‘Arab Spring and Iranian threat have opened way for improved Arab-Israel relations’

Jordanian think tank: No fear of Islamic State in kingdom.

By
December 10, 2015 03:32
3 minute read.
iran khamenei

A MILITARY truck carrying a missile and a picture of Iran’s leader Ayatollah Ali Khamenei drives in a parade marking the anniversary of the Iran-Iraq war in Tehran. (photo credit: REUTERS)

Although “Israel is on the same side as the Arab states against Iran,” no broader progress in relations with the Arab world is likely without improvement on the Palestinian track, the Jordanian director of one of the few think tanks in the Arab world focusing on Israel told The Jerusalem Post on Wednesday.

The Iranian nuclear program and the Arab uprisings triggered a change in Arab attitudes toward Israel for the better, said Dr. Abdullah Sawalha, the director of the Amman-based Center for Israel Studies.

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“During the Arab Spring,” Arabs focused on domestic issues, he asserted, adding that “in the past, Arabs hung all their problems on Israel, but now they discovered it is not the main issue.”

While it is still too early for Israeli students to take part in large scale exchange programs in Jordan, he said, “when a Palestinian state is established on the 1967 borders – including land swaps and a capital in east Jerusalem,” relations will improve.

Sawalha claimed that his think tank is the first in the Arab world to focus on Israel and that he collaborates with people in Israel and Cairo, where much of the Hebrew to Arabic translation is done. He said the Hebrew University program in Cairo is very strong.

The Center for Israel Studies, founded in 2014, is an independent NGO dedicated to studying Israel’s politics, society, economy and military, according to its website.

The center seeks to expand “understanding of Israel in all Arab states,” it said.

The think tank director took part in the 13th Ambassadors’ Forum at Bar-Ilan University in Ramat Gan last week that dealt with the Israeli-Arab issue.

Asked about the danger Islamic State poses to Jordan, Sawalha responded that despite the organization’s presence near the kingdom’s frontiers with Iraq and Syria, “there is no fear since our security forces are very strong. We fully control our borders.”

Questioned about the threat of terrorist attacks in Jordan, he replied, “No country in the world can have 100 percent security,” adding that Jordanian citizens cooperate with the security forces to prevent violence.

“Jordanians are united behind King Abdullah,” he said.

Sawalha sounded a refrain often heard from Israeli officials, that despite the chaos in the region, Jordan remains stable and has a good education system and so on. This, despite the severe refugee problem caused by the wars in Syria and Iraq, he said.

According to the UN refugee agency, there are more than a million refugees in Jordan.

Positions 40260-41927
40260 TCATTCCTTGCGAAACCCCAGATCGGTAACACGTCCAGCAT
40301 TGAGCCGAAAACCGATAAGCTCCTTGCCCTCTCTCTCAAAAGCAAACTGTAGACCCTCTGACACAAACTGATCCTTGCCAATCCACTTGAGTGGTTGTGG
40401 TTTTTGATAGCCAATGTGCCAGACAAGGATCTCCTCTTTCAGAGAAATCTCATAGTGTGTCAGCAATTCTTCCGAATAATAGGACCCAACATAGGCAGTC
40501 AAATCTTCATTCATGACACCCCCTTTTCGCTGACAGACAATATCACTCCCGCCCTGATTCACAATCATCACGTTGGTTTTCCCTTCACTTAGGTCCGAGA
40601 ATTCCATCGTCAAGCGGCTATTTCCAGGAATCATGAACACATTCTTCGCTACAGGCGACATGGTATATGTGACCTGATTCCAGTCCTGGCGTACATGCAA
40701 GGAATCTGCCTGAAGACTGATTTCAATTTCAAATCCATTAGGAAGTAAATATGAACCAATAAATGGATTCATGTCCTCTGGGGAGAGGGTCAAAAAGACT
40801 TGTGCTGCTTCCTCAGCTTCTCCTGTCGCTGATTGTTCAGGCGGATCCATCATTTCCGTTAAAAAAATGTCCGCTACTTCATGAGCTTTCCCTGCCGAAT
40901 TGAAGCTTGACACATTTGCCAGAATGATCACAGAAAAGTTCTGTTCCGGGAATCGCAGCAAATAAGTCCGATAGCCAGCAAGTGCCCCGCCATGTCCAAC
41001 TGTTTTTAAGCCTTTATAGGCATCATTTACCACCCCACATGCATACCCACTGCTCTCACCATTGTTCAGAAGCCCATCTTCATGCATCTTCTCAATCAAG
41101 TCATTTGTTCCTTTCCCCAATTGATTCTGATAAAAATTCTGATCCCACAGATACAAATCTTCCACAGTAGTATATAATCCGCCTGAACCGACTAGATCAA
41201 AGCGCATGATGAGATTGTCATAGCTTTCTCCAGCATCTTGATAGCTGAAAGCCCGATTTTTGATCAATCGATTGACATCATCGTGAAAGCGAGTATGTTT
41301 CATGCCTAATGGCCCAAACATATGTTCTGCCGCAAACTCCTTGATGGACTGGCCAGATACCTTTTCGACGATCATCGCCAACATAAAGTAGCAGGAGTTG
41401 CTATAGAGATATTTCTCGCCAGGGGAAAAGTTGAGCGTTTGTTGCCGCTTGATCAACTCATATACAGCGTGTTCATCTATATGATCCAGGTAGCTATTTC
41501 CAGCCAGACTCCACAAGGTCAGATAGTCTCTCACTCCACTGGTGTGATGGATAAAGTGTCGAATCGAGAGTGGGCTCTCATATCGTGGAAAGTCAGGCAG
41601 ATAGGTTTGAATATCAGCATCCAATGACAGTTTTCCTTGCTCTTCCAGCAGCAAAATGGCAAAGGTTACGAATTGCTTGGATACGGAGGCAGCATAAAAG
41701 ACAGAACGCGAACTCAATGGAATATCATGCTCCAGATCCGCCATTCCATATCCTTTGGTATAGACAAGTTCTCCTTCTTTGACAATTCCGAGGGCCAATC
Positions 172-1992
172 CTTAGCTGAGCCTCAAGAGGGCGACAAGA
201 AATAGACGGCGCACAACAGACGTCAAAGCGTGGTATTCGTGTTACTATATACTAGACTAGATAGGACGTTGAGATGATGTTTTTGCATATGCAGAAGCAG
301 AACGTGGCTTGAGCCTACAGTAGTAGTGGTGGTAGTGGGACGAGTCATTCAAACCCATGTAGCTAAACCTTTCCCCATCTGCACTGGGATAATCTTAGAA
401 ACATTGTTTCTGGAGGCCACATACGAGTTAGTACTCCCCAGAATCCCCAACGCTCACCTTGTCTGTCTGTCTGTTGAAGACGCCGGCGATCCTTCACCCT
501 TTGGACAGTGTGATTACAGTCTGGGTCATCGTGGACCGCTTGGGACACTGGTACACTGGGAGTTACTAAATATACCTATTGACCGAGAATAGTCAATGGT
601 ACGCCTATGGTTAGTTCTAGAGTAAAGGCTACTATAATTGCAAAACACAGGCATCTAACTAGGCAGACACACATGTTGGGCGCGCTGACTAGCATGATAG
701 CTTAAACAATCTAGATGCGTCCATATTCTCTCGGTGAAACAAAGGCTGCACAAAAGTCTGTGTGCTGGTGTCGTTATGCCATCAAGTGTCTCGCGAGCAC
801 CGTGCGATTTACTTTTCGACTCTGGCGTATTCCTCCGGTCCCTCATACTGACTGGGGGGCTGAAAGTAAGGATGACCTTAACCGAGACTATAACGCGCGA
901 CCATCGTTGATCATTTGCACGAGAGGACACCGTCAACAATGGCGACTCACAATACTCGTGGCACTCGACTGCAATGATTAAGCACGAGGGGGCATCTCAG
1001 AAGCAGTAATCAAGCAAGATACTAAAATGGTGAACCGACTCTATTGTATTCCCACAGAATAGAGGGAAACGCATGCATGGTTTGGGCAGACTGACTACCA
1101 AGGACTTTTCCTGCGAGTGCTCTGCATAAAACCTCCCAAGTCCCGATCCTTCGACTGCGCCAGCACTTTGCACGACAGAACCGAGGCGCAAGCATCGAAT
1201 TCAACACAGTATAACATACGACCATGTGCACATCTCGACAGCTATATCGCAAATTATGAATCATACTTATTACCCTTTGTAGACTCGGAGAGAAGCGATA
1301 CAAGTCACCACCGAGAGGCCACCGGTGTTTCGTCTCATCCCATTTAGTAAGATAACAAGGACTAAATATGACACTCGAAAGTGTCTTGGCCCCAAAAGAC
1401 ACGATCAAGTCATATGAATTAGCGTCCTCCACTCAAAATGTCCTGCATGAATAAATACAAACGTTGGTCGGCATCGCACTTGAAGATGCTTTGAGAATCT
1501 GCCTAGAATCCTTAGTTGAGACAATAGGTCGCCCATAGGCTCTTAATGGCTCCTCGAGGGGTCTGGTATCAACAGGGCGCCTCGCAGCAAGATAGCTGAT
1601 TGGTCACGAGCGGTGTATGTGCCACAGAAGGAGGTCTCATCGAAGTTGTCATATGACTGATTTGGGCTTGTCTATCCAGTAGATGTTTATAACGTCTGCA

Sawalha puts the number at over 1.4 million and complains that the international community is not doing enough to help.

He pointed out that Syrian refugees are taking jobs from Jordanians and are working for half the salary. They are straining Jordan’s social welfare services, schools and other institutions.

And within this context, he said that the new project, currently under way with Israel, to bring Jordanian day workers to work in hotels in Eilat, is helping alleviate social pressures, as the official unemployment rate is around 12 percent.

The borders with Iraq and Syria are virtually closed to trade, he noted.

Under the plan, which began in the past month, there are currently 150 Jordanian workers working in Eilat, and by the end of the month, there will be 500. The government target is to eventually reach 1,500 Jordanian workers in the Red Sea city.

The Jordanian workers stay for eight hours and then return home to their country at the end of each workday.

Deputy Regional Cooperation Minister Ayoub Kara has been pushing a number of initiatives to improve relations with Jordan.

He told the Post last month that talks were under way to open a new border crossing with Jordan near the Dead Sea in order to ease tourist travel and bring in more workers from the kingdom to replace illegal migrants from Africa.

Asked about some of the other plans such as the proposal for a free trade zone, Sawalha said the problem is that potential projects between the two countries, such as in the gas, water and agricultural sectors, are stuck as long as the politics is stuck on the Palestinian issue.

The tensions on the Temple Mount and the lack of progress in the peace process track with the Palestinians are holding up advancement in relations, continued Sawalha.

Asked about relations between Jordan and Israeli Arabs, he said they were very good and that many study in Jordanian universities and travel through the country on their pilgrimages to Mecca.


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